I’m sure we have all, at one time or another, made the famous New Years’ Resolution/s…
With very few exceptions, these resolutions never work out. And while the picture above is meant to be humorous, it is in fact scarily accurate. These are the types of resolutions we like to make; life-changing, drastic ones that set us up for failure, because simply the beginning of a new year is not enough to motivate this level of change. Furthermore, these are changes that require long-term, sustained effort in order for progress to be seen. We work best when we can see the fruits of our labors, when we receive some kind of reward for the efforts we have put in – especially when we are externally motivated, rather than internally. Yet the resolutions we make tend to take time to come to fruition and can leave us feeling hopeless and defeated if the change is not encountered quickly.
Timing is everything
Another factor to consider is that the beginning of the year is a stressful time. Many people are still trying to recover from the financial strain the holidays have placed on them. Sleeping late, making it easy, indulging in yummy holiday food and all the other goodies we might eschew during the year, is traded in for work clothes, early nights and early mornings, and hustle-bustle as schools go back, traffic gets hectic, and work stress means skipped meals, and ‘end of the month’ impecunious fare. Holidays can also be stressful in terms of rushing around trying to fit in time with family, but that is a topic for another day.
So now, on the back of all these different factors, a new year is supposed to bring about a new life? It simply does not work out this way; thus the inspiration for hundreds of these ‘ New year, new me’ memes:
Although, on the other hand, the most famous of all New Year’s Resolutions, ‘Lose weight’, is really often in response to the inevitable weight gain that comes with the combination of holidays, family, and Christmas lunches…
How then, is change possible?
One of the first things I entreat of my clients is to refrain from any radical changes, on the basis that they are much like these new years resolution – they start off well but don’t have enough substance to maintain the level of consistency needed to effect long-lasting change. Rather, changes should be made in an incremental fashion, and out of a true desire to do so, not merely because it is the dawn of a new year, and convention dictates – baby steps. Timing really is important – attempts at change will be most effective when you are at a stage in your life where you are ready to put the hard work in. This time is unique to each person, and so a fixed starting point cannot be attached to it. You are more likely to persevere with changes that you want to implement (internal motivation), and be strong in your resolve even in the face of difficulty and the absence of instant gratification, than with changes others want you to make (external motivation).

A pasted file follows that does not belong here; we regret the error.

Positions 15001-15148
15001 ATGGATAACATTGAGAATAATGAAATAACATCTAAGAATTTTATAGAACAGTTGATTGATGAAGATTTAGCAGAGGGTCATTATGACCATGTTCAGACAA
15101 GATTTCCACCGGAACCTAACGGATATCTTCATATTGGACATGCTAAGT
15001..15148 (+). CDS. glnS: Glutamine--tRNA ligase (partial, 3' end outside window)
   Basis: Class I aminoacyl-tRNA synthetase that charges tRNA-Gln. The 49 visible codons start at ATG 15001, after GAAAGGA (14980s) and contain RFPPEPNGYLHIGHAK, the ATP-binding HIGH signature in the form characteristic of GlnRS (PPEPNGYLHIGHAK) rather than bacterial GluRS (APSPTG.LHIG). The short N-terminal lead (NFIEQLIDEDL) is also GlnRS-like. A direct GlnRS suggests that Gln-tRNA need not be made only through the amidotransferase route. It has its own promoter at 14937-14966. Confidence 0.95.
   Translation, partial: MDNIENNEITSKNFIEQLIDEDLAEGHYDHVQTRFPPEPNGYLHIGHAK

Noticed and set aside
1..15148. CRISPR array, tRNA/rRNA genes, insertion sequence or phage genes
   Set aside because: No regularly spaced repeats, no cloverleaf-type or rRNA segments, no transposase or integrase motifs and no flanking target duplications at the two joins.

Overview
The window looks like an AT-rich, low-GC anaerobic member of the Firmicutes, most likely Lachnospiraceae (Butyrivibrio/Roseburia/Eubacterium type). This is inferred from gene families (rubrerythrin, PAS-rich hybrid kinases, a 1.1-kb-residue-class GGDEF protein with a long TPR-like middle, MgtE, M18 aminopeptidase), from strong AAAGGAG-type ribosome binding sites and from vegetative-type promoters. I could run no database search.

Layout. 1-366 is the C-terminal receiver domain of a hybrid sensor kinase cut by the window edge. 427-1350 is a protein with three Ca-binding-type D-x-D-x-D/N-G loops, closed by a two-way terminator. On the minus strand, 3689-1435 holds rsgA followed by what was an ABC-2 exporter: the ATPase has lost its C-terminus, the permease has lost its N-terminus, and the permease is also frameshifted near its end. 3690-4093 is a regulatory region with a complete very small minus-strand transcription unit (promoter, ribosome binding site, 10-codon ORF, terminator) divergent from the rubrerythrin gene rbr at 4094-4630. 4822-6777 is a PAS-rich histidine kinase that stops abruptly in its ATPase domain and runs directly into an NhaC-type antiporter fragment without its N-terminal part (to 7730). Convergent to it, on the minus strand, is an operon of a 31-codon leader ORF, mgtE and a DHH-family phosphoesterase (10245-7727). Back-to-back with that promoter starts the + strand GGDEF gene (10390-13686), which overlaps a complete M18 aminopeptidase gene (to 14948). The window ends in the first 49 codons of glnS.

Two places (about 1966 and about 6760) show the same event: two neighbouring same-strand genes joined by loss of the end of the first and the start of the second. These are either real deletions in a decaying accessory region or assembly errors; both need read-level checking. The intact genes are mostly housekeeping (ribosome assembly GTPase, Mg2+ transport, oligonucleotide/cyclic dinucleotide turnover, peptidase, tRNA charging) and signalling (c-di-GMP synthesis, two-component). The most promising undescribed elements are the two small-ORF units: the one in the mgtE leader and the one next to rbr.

When it comes to change, don’t be too hard on yourself – you are only human after all. Set small, realistic subgoals, and allow a fair amount of time for these to be achieved. Being too hard on yourself will only end up making you feel even worse if things don’t go as planned, and can result in you simply giving up because it feels fruitless anyway. Don’t focus exclusively on the changes you’re attempting to make, to the point where you get tunnel vision and can’t focus on anything else – keep yourself busy, active, and distracted with other things, too. This takes some of the pressure off.
Most importantly, however, be prepared for mistakes and weak moments from the get-go; have grace with yourself, acknowledge that you are attempting to break a pattern of behavior that is most likely ingrained due to repetition, and be aware that you will probably backslide. Then, when you do, pick yourself up and try again. Eventually, it will be three steps forward, one back… And before long, this new pattern will become the norm, rather than the exception.
Change is as good as a holiday
Whoever came up with this old adage was most definitely on the right track – change is very good; it prevents stagnation and encourages growth. But for us humans, we don’t generally like change much. We like our comfort zones because they are, well, comfortable. However, I challenge you: Take a step outside your comfort zone. Listen to a new genre of music, try a new cuisine… Try something new. Change is hard, but it’s worth it. I leave you with this beautiful quote by John A. Shedd: